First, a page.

Comfort in the War Zone
Special to American Forces Press Service
ABOARD USNS COMFORT, NEW YORK, Sept. 21, 2001 What started out as a mission to save lives is now a call to care for and comfort a city in need.
The Navy hospital ship USNS Comfort left Baltimore for New York City at 3 p.m. on Sept. 12 carrying medical staff from commands all along the East Coast and 61 civil service mariners. At the time, Comfort's mission was to provide medical care to the victims of the Sept. 11 terrorist attack on the World Trade Center, now called "Ground Zero."
The U.S. Navy hospital ship USNS Comfort passes the Statue of Liberty en route to Manhattan to provide support services to police, firefighters and other emergency personnel responding to the Sept. 11,2001, terrorist attack on the World Trade Center. The Comfort, based in Baltimore, arrived on station Sept. 14. Photo by Petty Officer 1st class Preston Keres, USN.
(Click photo for screen-resolution image);high-resolution image available.
By the time Comfort reached New York on Sept. 14, its orders were to provide support services to firefighters and emergency personnel. The crew converted the ship from a floating hospital to a rest center for possibly thousands of disaster relief workers.
The week since has been a lesson in readiness, flexibility and dedication for the crew. Every day, hundreds of police officers, firemen and government workers have passed through for hot showers, hot meals and a place to sleep.
"I couldn't believe what I was looking at," Petty Officer 2nd class Michael Kropiewnicki said of New York as the Comfort arrived. A baker, he said the city skyline had been a familiar sight as he grew up in Fairview, N.J.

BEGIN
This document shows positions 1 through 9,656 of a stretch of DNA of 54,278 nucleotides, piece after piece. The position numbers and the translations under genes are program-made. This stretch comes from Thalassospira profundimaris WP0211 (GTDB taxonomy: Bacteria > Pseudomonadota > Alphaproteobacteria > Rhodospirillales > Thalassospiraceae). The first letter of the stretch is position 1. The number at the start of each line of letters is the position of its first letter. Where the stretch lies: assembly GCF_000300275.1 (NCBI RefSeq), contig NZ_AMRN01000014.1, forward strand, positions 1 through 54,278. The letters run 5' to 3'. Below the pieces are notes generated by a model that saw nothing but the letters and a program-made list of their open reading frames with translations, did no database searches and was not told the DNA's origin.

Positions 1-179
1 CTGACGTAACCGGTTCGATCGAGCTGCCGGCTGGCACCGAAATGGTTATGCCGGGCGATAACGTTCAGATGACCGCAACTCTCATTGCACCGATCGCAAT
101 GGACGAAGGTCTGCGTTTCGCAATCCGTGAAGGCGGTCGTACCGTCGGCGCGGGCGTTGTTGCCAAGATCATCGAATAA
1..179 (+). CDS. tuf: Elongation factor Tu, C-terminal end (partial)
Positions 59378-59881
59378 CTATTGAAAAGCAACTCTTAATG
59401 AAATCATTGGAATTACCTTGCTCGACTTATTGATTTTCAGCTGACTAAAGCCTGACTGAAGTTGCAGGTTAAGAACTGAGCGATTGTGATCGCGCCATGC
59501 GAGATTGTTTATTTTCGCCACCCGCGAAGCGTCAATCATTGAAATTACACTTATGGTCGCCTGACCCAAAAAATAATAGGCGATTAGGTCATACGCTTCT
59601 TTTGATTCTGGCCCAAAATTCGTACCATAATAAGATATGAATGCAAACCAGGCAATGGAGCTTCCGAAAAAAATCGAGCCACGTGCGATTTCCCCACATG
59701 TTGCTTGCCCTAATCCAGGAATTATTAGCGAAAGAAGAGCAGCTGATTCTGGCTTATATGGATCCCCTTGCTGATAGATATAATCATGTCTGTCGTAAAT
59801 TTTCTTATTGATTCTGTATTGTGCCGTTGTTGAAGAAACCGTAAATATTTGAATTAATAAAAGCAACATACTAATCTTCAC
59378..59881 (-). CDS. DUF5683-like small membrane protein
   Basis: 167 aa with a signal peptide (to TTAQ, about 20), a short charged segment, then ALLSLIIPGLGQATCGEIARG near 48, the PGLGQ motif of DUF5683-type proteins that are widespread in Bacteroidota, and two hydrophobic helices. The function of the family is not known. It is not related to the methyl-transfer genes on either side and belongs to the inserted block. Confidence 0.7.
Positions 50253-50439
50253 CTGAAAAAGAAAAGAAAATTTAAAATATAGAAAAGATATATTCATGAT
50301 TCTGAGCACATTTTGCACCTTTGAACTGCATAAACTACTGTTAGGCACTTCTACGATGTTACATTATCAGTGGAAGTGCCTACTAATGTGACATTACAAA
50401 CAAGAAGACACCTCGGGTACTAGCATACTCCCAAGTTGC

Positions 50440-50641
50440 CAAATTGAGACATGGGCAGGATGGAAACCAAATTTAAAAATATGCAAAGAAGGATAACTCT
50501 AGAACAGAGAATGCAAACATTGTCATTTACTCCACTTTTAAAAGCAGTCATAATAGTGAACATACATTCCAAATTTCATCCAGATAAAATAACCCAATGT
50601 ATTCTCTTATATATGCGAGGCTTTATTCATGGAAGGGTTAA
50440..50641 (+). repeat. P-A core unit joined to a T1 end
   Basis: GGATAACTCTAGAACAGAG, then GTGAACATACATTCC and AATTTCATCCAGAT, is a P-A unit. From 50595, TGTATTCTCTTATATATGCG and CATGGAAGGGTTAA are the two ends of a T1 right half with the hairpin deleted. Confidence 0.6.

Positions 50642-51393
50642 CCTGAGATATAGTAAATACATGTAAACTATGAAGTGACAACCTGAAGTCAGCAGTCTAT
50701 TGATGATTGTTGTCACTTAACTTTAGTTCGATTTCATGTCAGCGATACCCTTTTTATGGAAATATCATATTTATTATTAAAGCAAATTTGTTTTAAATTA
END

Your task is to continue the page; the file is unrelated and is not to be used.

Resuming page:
About 70 people have been working 12-hour shifts in Comfort's galley. "We have a steady flow of rescue workers, firemen and policemen coming through who have spent the last week at Ground Zero," Kropiewnicki said. "We want this ship to be a refuge for them, a place where spirits are high and they can catch a break from the tragedy they have been in. Everyone coming on board is thanking us. It doesn't seem like they ever miss an opportunity to say thank you."
The Comfort's two chaplains normally minister to the crew and patients. "These sailors' families trust the care of their sons, daughters and loved ones to the Navy, and we are here to make sure each person on board is OK," said Chaplain (Lt. Cmdr.) Salvador Aguilera. Their flocks now include thousands of relief workers who come aboard.
The chaplains celebrate a Catholic mass and conduct other religious services daily. The chapel is open 24 hours a day so the crew and visitors always have a place to go to worship.
"The best way we have found to comfort these visitors is to find them in the galley," said Chaplain (Lt.) David Stroud. "We just sit down with them and chat. Mainly they want to talk about home, their families and their jobs, so we just listen, and offer advice when they asked for it."
The two said they couldn't believe the destruction when they visited Ground Zero. "When I saw it on TV, I thought it was horrible," Aguilera said. "When I saw it in person, it was overwhelming."
Aguilera returns to Ground Zero regularly to join other Catholic priests at the morgue in blessing the bodies of the dead. Because many relief workers have asked for a blessing before they leave the morgue and return to Ground Zero, the priests also provide that service 24 hours a day.
Though a kind of floating truck stop at the moment, with people coming and going at all hours, the Comfort is still foremost a hospital ship. A team of 17 staff its medical department and serve anyone who walks in day or night.
"We are mainly treating people with upper respiratory infections, dehydration or blisters on their feet," said Seaman Jason Kiel, a corpsman from the National Naval Medical Center in Bethesda, Md.